Histamine excites pedunculopontine neurones in guinea pig brainstem slices

A. Khateb, M. Serafin, M. Mühlethaler

Research output: Contribution to journalArticlepeer-review


Intracellular recordings were obtained from pedunculopontine tegmental nuclei neurones in guinea pig brainstem slices. These neurones were characterized by the presence of a slow regular firing (around 3 spikes/s), a broad action potential (more than 1 ms) and a transient rectification indicating the presence of an A current. Bath-application of histamine at 10-4 or 10-5 M induced a reversible increase in spontaneous firing. In presence of tetrodotoxine (1 μM), the effect of histamine was a reversible membrane depolarization. It was a direct effect as it persisted in presence of a low calcium/high magnesium solution. This excitatory action was presumably mediated by histamine H1 receptors as it could be blocked by the H1 receptor antagonist mepyramine but not by the H2 receptor antagonist cimetidine. A role in arousal is discussed.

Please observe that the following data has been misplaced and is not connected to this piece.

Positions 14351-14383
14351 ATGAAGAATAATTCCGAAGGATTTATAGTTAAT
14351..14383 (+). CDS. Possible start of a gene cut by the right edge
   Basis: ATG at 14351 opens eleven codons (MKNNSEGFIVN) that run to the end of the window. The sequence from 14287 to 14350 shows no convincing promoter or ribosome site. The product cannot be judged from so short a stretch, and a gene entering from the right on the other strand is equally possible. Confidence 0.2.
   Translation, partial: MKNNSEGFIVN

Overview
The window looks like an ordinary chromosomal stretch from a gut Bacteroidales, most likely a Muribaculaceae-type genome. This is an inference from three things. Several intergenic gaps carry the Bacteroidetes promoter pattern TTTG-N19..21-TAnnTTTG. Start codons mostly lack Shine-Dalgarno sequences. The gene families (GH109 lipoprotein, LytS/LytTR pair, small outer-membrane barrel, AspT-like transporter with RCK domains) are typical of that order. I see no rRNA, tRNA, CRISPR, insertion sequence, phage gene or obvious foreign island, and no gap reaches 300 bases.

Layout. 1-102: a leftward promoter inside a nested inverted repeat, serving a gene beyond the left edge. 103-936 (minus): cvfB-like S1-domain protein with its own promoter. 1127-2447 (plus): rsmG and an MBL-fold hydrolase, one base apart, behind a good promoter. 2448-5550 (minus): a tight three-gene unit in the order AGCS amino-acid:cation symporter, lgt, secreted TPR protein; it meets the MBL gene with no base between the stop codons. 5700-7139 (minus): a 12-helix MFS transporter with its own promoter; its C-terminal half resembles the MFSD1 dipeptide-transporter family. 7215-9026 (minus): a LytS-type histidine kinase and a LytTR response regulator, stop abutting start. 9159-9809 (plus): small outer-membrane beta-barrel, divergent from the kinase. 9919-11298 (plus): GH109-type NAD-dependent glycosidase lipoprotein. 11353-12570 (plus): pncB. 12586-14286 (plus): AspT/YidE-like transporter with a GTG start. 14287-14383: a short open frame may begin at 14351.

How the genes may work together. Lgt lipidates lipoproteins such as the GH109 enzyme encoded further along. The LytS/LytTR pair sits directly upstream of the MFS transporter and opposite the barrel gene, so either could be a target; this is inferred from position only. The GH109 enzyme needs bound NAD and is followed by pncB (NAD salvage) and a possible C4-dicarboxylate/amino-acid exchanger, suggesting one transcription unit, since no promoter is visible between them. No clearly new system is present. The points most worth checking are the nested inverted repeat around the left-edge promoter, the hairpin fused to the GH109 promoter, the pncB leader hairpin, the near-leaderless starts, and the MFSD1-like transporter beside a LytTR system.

Original languageEnglish
Pages (from-to)257-262
Number of pages6
JournalNeuroscience Letters
Issue number2-3
StatePublished - 4 May 1990
Externally publishedYes

Bibliographical note

Funding Information:
This work was supported by grants from the Swiss NSF ( and 3.560.0.86) and the Sandoz Foundation. We thank Ms. D. Machard for excellent technical assistance.


  • Arousal
  • Cholinergic nuclei
  • Histamine receptor
  • Reticular formation
  • Sleep-waking cycle

ASJC Scopus subject areas

  • General Neuroscience


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